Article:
libmemcache, various minor questions
johnm at klir.com
Mon Dec 6 16:56:07 PST 2004
On Mon, 2004-12-06 at 16:46 -0800, Sean Chittenden wrote:
> > external/libmemcache/libmemcache.c:208: warning: assignment discards
> > qualifiers from pointer target type
> The correct fix is to have the iovec structure that writev(2) and
> readv(2) accept a const char * pointer instead of a char *. When
> assigning a const char * string, these warnings pop up. I experimented
> around with using strdup(3) as a way of avoiding these warnings, but
> there was a dreadful performance hit (50K/s -> 25K/s). gcc(1) does
> something smart with const strings over volatile strings. Patches
> welcome if there's a better way to handle this. Casting doesn't work
> in gcc 3.4: it's finally starting to sport a brain.
Fair enough, I definately don't want to see a dreadful performance
> > type warnings, looks like all it takes to avoid these is to explicitly
> > cast away the const qualifier. Is there a reason why this isn't being
> > done (doesn't work on other platforms maybe?)? I know the warning is
> > nothing to worry about, but I just hate seeing them in my otherwise
> > warning free code :)
> Yeah, I'm not too happy about it, but given the performance hit of the
> alternative, I'll settle for the warnings. I almost throw in some
> #warning bits to let the user know these are cool. I couldn't find the
> gcc(1) flag that let me suppress them either. :(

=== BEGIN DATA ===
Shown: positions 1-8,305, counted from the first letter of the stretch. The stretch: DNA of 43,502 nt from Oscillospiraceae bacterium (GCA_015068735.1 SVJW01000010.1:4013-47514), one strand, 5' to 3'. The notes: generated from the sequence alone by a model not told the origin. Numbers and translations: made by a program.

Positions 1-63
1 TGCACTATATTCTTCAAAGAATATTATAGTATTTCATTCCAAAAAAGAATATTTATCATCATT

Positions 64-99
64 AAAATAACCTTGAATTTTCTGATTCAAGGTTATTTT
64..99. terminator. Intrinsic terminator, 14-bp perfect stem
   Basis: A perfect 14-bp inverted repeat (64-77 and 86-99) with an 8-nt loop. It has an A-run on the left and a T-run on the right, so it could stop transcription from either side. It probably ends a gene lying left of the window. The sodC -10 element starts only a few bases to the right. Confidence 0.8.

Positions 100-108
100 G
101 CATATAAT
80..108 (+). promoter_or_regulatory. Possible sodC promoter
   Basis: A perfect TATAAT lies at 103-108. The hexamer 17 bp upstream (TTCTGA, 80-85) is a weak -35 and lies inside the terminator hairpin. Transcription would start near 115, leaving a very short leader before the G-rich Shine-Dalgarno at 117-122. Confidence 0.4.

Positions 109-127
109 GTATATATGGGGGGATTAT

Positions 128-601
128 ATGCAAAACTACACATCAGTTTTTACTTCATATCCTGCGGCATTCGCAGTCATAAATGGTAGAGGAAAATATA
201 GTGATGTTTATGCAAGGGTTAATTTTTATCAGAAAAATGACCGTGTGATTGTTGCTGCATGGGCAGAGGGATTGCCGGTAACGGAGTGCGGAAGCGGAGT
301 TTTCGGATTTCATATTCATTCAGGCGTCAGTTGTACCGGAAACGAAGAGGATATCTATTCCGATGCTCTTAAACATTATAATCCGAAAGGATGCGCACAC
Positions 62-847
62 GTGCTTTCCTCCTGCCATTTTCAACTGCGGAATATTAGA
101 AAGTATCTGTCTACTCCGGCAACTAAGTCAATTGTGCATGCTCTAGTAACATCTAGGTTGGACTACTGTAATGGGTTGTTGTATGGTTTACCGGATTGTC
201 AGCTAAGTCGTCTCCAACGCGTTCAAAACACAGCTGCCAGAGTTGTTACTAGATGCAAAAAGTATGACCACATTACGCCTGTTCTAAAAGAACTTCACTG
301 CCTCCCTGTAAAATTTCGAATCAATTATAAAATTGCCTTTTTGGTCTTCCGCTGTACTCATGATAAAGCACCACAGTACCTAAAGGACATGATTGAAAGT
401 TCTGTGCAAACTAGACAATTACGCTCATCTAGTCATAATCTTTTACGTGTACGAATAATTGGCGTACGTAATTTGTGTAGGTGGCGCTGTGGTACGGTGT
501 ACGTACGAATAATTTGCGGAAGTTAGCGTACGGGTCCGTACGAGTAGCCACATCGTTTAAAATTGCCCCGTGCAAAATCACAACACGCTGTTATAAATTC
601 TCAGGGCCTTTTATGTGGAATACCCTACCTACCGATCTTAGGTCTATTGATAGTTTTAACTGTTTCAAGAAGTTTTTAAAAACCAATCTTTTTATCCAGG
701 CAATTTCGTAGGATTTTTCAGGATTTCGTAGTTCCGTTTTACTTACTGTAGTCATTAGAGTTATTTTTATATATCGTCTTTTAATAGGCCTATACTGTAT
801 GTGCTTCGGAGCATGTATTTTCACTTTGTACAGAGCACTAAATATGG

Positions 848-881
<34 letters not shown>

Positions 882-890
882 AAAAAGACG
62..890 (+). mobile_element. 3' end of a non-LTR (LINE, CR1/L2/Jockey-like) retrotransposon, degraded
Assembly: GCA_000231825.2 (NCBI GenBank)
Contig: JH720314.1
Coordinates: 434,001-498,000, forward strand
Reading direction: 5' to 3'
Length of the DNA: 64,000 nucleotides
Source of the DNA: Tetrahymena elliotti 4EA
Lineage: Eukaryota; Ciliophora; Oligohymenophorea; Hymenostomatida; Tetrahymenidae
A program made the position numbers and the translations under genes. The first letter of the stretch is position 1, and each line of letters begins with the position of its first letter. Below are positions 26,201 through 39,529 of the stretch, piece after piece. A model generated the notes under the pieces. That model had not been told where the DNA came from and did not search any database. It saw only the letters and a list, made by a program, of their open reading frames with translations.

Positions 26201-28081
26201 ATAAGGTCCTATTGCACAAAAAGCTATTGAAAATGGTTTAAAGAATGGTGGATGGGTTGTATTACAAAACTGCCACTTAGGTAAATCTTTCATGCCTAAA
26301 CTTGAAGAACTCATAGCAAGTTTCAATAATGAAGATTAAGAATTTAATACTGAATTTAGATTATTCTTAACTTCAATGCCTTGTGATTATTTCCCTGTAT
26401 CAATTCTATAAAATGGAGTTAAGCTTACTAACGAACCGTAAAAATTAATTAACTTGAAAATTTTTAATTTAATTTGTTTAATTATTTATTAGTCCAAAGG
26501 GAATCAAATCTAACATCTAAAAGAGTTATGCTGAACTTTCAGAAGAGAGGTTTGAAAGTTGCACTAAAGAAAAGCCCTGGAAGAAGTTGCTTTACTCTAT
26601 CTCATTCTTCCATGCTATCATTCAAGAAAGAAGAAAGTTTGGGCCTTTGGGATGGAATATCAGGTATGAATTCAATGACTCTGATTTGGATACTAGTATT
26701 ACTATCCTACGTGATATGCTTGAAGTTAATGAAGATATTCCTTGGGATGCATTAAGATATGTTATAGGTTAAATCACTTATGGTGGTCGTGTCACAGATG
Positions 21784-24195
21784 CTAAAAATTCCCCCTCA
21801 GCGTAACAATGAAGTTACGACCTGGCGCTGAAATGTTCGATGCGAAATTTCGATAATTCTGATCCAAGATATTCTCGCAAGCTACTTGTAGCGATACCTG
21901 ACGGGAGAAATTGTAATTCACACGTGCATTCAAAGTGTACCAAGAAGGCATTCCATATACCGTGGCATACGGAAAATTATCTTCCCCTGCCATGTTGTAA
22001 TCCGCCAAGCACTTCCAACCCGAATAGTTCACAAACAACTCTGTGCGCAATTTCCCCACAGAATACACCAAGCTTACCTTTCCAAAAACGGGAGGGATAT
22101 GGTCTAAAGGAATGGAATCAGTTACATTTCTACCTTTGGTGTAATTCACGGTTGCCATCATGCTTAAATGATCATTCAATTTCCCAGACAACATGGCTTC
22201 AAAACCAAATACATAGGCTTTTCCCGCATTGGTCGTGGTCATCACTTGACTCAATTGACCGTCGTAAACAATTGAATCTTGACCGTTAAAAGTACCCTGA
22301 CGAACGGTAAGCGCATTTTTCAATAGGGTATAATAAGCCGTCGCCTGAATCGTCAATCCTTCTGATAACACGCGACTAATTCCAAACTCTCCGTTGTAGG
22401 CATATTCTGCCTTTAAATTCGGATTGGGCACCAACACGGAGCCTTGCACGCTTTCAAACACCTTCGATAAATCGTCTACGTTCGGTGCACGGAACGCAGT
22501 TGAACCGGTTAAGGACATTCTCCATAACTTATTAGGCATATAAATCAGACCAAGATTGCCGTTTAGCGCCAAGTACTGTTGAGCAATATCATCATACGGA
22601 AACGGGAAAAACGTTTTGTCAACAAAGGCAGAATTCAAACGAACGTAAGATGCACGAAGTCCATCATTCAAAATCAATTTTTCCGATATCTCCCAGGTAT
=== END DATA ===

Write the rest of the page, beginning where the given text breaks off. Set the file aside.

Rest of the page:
> > Also, it looks like the examples on the libmemcache page need some
> > updating, the order of arguments to mc_aget for example is incorrect!
> Heh, let me go fix that.
> > And finally, I seemed to have alot of trouble using mc_aget with the
> > correct value not being returned, and ultimately freeing the memory
> > resulting in stack corruption. I need to isolate out my code and try
> > to
> > reproduce this with a simple test case, if I can I'll report back.
> > When
> > I swithced to using mc_req_add, mc_get, etc, I had no further issues.
> I pushed out a bogus version of libmemcache(3) that used && instead of
> || in a critical bit of code... you may be getting bit by this.
> > Any known issues with mc_aget I should be aware of?
> I added mc_aget(3) as a convenience function when I first thumped
> libmemcache(3) out... I'm not opposed to removing it, to be honest,
> but too many people seem to like it. :(
Ok, I'll just avoid the use of mc_aget in the future, but I just updated
to the latest code off your page and I can still reproduce the issue, so
maybe its something to look into. Or maybe I'm using it wrong? See my
previous response with code that I use to repro the issue.
> I'll probably push out another change here that includes the ability to
> support multiple memory contexts in the same process space that way
> PHP, apr, Ruby, PostgreSQL, etc., can all use the same library
> invocation without having to worry about stomping on each other's
> allocation routines. The API for single memory context invocation will
> remain the same, but if you need multiple contexts, you'll have to use
> a slightly different API, but nothing that sed(1) + a little hacking
> can't fix.
That sounds great! Thanks for all the work you've already put into
this. We are looking at using memcached/libmemcache for a pretty
substantial project and apart from these few minor issues everything is
looking very good so far.
John A. McCaskey
Software Development Engineer
Klir Technologies, Inc.
johnm at klir.com
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